Why Are Some Memes Funny While Others Fall Flat?

The dab dance or "dabbing" was a popular meme of 2016.
Carolina Panther teammates do 'the dab' during the finals seconds of the NFC Divisional Playoff Game at Bank of America Stadium on January 17, 2016 in Charlotte, North Carolina. The Carolina Panthers defeated the Seattle Seahawks 31-24. Grant Halverson/Getty Images

We all know that the internet is awash in memes, from Grumpy Cat to Batman slapping Robin, to planking and the Ice Bucket Challenge, but have you ever asked yourself why memes are so funny? The answer includes three criteria identified by evolutionary biologist Richard Dawkins.

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What Are Memes?

The English scholar Richard Dawkins coined the term "meme" in 1976 in his book, "The Selfish Gene." Dawkins developed the concept as part of his theory of how cultural elements spread and change over time in the context of evolutionary biology.

According to Dawkins, a meme is an element of culture, like an idea, behavior or practice, or style (think clothes but also art, music, communication, and performance) that spreads from one person to another through imitation. For example, the dab dance, or "dabbing" is a notable example of a performative meme that came to prominence during late 2016.

Just as biological elements can be viral in nature, so too are memes, which in passing from person to person often evolve or mutate along the way.

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What Makes a Meme a Meme?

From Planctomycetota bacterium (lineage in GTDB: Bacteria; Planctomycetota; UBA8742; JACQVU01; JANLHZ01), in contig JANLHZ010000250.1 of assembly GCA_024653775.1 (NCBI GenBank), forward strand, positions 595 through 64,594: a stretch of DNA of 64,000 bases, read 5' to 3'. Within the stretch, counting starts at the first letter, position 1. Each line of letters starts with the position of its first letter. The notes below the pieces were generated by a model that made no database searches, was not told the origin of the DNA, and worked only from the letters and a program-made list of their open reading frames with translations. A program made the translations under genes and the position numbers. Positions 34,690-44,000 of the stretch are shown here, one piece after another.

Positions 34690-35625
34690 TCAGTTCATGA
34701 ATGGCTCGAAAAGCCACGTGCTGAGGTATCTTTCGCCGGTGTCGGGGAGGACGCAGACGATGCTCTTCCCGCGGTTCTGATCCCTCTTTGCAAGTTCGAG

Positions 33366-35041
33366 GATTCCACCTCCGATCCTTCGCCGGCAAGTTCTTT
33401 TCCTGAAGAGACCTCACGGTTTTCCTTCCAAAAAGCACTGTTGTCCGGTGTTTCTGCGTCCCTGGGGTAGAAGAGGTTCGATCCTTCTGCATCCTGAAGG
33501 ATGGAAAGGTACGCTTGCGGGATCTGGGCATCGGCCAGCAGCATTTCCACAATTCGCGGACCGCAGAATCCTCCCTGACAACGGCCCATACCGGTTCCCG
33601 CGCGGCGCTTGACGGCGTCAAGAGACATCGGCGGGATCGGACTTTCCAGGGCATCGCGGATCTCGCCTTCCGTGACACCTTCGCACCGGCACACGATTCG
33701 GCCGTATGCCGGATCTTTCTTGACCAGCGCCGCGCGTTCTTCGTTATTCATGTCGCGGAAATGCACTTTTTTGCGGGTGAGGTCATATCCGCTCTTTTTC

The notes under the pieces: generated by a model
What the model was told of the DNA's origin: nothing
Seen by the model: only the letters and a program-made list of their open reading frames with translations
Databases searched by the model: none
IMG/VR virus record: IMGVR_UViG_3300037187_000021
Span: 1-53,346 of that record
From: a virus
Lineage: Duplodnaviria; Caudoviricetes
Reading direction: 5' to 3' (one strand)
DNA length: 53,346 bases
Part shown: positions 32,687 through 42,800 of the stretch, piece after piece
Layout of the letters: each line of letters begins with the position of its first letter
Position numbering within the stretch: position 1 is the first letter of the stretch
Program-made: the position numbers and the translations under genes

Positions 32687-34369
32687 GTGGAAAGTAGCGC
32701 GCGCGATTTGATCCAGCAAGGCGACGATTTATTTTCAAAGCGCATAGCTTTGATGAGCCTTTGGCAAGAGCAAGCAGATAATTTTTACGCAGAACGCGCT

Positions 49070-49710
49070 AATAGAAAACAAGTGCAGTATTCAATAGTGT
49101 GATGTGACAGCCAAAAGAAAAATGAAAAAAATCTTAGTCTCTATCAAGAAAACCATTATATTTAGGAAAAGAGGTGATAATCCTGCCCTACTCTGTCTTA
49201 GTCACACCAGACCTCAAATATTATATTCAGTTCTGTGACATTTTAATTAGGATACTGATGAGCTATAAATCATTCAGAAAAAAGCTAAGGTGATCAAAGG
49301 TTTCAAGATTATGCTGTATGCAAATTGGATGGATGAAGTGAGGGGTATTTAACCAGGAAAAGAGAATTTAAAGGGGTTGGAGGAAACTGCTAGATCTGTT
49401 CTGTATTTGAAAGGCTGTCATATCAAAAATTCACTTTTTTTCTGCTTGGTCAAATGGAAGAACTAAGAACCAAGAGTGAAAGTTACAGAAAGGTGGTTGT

An internet meme exists online as a digital file and is spread specifically via the internet. Internet memes consist not just of image macros, which are a combination of image and text like this Grumpy Cat meme, but also as photos, videos, GIFs, and hashtags.

Typically, internet memes are humorous, satirical, or ironic, which is a key part of what makes them appealing and encourages people to spread them. But humor isn't the only reason memes spread. Some depict a performance that showcases a skill, like music, dance, or physical fitness.

Just like memes, as Dawkins defines them, are propagated person-to-person through imitation (or copying), so are internet memes, which are digitally copied and then spread anew by anyone who shares them online.

Not just any old image with text slapped on it is a meme, despite what sites like MemeGenerator encourage you to believe. Elements of them, like the image or text, or actions performed in a video or depicted in a selfie, must be copied and spread en masse, including creative alterations, in order to qualify as a meme. 

Three Factors Make Memes Go Viral

According to Dawkins, three factors lead memes to be spread, copied, or adapted from person to person.

  • Copy-fidelity: the possibility that the thing in question can be accurately copied
  • Fecundity, the speed at which the thing is replicated
  • Longevity, or staying power

For any cultural element or artifact to become a meme, it must fulfill all of these criteria.

But, as Dawkins has pointed out, the most successful memes—those that do each of these three things better than others—are those that respond to a particular cultural need or that particularly resonate with contemporary circumstances. In other words, memes that capture the popular zeitgeist are those that are most successful because they are the ones that will capture our attention, inspire a sense of belonging and connectedness with the person who shared it with us, and encourage us to share with others the meme and the collective experience of viewing it and relating to it.

Thinking sociologically, we could say that the most successful memes emerge out of and resonate with our collective consciousness, and because of this, they reinforce and strengthen social ties and ultimately, social solidarity.

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A Meme Must be Replicable

For something to become a meme, it must be replicable. This means many people, beyond the first person to do it, must be able to do it or recreate it, whether it's a real-life behavior or a digital file.